Fabric is one of the oldest technological artifacts of humanity. Water is essential to our survival and ubiquitous in our daily lives. So it is fitting that these two things come together in a metaphor about kaizen – changing things for the better.
The Wet Blanket
Our friend and contributor S.M. Junaid observed ten deadly hurdles to doing kaizen within in small and medium-sized companies. These he calls “wet blankets”. A wet blanket is typically a person who takes the fun out of a situation for others. Perhaps it came from the use of water-logged blankets to put out unwanted fires.
Junaid extends the wet blanket idiom to a set of expressions people use when they feel uncomfortable supporting or participating in change. Such people may purposely put “wet blankets” on the kaizen effort or try to persuade senior management that improvement efforts should be stopped.
Here are some examples of wet blankets that Junaid has heard:
1. We have tried it before and it didn’t work
2. Nobody else is doing it
3. Nobody is talking about it
4. It’s not acceptable to management
5. It’s not in the budget
6. You’re not the expert
7. Who do you think you are?
8. Let me think about it.
9. Do you know more than me?
10. This is not your concern
How will we move towards improvement with these 10 deadly hurdles? It is on your choice and devotion that you will only do your plain job or an effective job in your organization, without kaizen your job is not valuable for you and your organization in long-term basis.
My experience is that it is better to move slowly but continuously towards improvement, not strike or jump the hurdle as this may cause harm. The only a tool you have is determination. If you see any hurdle in your way slightly change your path but don’t stop moving forward. Cross the hurdle and again put your feet on track and move toward your destination.
Do kaizen again, again and again at last the wet blanket becomes dry.
The idea of the wet blanket reminded me of a couple of other expressions related to kaizen and the moisture content of fabrics.
The Dry Towel
After decades of kaizen, people at Toyota speak their efforts at cost reduction as being like “wringing the water from of a dry towel”. This is hard to do, unless you use that towel to go mop up moisture (problems) in a totally new area. There is still a lot of water on the floor even at Toyota, looking across the entire extended value stream from retail and distribution back through supply chain and design. In fact there is no reason whatsoever to limit the search for moisture to within the enterprise value stream. Many businesses who have developed kaizen capabilities, such as Toyota, Boeing and Group Health to name just a few, share these resources with not-for-profit and public sector causes. If you have a dry towel, know how to use it, and have time, go mop something up..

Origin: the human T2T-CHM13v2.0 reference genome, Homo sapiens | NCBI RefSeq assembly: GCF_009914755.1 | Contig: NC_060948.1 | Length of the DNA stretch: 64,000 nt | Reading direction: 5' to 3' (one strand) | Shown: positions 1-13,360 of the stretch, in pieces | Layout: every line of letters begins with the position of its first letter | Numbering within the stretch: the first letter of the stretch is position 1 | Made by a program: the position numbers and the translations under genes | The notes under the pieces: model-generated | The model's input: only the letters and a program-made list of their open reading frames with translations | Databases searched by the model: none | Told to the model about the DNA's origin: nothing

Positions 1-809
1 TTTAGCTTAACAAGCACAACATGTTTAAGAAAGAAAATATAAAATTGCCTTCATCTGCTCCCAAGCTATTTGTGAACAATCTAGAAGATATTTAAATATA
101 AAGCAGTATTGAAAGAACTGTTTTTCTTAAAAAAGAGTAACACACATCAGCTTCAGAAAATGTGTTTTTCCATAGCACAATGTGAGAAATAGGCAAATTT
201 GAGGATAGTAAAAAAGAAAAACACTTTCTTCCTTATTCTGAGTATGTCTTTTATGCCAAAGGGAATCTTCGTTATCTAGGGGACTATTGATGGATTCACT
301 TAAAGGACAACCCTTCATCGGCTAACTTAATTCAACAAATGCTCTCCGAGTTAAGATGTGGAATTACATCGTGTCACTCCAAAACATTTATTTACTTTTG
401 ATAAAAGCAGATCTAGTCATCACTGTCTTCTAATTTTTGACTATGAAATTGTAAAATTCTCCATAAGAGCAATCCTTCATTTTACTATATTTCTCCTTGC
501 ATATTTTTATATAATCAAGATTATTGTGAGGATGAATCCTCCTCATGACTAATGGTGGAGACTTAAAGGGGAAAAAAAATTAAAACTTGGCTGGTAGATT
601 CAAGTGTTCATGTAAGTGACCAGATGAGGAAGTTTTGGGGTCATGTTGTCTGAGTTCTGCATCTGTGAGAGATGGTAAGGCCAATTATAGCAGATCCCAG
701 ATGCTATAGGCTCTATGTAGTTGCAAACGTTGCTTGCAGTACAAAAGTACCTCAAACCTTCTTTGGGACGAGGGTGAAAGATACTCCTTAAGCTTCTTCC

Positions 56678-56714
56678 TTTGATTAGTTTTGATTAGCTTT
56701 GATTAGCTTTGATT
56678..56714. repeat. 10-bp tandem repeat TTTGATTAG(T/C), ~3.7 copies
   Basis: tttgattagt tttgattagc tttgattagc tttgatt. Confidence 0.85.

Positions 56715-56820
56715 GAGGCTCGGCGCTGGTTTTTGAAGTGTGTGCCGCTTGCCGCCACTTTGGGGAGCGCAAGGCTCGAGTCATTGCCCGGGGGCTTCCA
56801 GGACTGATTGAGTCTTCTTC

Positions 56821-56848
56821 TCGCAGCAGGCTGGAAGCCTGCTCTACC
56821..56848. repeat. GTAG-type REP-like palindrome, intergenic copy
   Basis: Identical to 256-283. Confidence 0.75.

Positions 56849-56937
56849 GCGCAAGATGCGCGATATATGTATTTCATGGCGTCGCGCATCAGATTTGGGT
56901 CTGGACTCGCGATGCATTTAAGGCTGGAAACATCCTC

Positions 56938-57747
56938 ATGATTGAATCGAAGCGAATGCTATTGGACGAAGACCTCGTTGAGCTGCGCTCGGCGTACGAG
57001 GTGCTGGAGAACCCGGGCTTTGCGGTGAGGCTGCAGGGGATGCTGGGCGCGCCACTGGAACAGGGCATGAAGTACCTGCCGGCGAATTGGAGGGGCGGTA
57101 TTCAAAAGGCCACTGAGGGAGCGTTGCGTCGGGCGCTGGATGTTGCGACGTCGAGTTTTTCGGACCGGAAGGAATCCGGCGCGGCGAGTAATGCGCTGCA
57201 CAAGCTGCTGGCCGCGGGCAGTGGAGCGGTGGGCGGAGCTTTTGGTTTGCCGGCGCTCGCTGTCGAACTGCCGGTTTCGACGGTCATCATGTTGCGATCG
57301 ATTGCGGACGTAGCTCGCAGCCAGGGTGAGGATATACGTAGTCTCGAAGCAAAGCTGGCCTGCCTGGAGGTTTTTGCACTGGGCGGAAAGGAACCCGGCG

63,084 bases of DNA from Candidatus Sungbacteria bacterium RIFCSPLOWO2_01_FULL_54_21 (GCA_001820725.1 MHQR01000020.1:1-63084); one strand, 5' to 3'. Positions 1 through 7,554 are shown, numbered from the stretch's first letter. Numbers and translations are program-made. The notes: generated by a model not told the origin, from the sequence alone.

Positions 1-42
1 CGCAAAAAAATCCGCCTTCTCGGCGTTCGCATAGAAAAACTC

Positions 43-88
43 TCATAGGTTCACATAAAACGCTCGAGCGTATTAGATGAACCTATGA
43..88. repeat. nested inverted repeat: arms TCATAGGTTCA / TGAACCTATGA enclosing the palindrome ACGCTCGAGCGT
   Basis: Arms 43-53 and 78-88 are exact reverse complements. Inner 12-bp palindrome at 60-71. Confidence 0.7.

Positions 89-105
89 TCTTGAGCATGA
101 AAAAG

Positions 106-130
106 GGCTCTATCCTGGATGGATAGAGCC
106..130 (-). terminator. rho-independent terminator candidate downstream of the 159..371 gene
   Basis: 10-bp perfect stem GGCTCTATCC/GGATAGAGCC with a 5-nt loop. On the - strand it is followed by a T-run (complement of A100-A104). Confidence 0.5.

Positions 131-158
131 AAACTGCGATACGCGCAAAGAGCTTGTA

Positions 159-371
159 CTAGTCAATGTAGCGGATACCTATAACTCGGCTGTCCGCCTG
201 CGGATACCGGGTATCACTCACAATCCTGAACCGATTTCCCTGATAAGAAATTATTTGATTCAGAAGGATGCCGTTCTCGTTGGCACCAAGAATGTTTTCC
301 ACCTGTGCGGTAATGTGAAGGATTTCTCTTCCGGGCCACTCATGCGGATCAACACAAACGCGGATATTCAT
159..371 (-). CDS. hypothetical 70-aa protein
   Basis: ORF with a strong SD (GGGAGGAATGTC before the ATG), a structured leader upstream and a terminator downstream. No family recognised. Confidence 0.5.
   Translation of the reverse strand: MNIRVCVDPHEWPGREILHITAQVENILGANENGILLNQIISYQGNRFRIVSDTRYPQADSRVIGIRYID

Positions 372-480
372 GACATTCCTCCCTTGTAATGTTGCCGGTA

Although technically not a fabric but the porous and dried out bodies of sea animals, one of my sensei asked an American manager who was too smart for his own good to “become a sponge”. The message was to open up and absorb everything instead of being a wet blanket who questions everything intellectually and critically, finding fault.
“A sponge doesn’t have a brain! It doesn’t move! It just absorbs!” said the sensei, waving a soft porous block in emphasis.
The manager then pointed out that sensei was mixing metaphors between the sea animal and the household cleaning tool. This verbal judo only made the sensei’s demand more firmly that he be “brainless and motionless” for a spell.
Standing in the circle is not enough, it is necessary to enter the circle not as a damp cloth but as a dry sponge.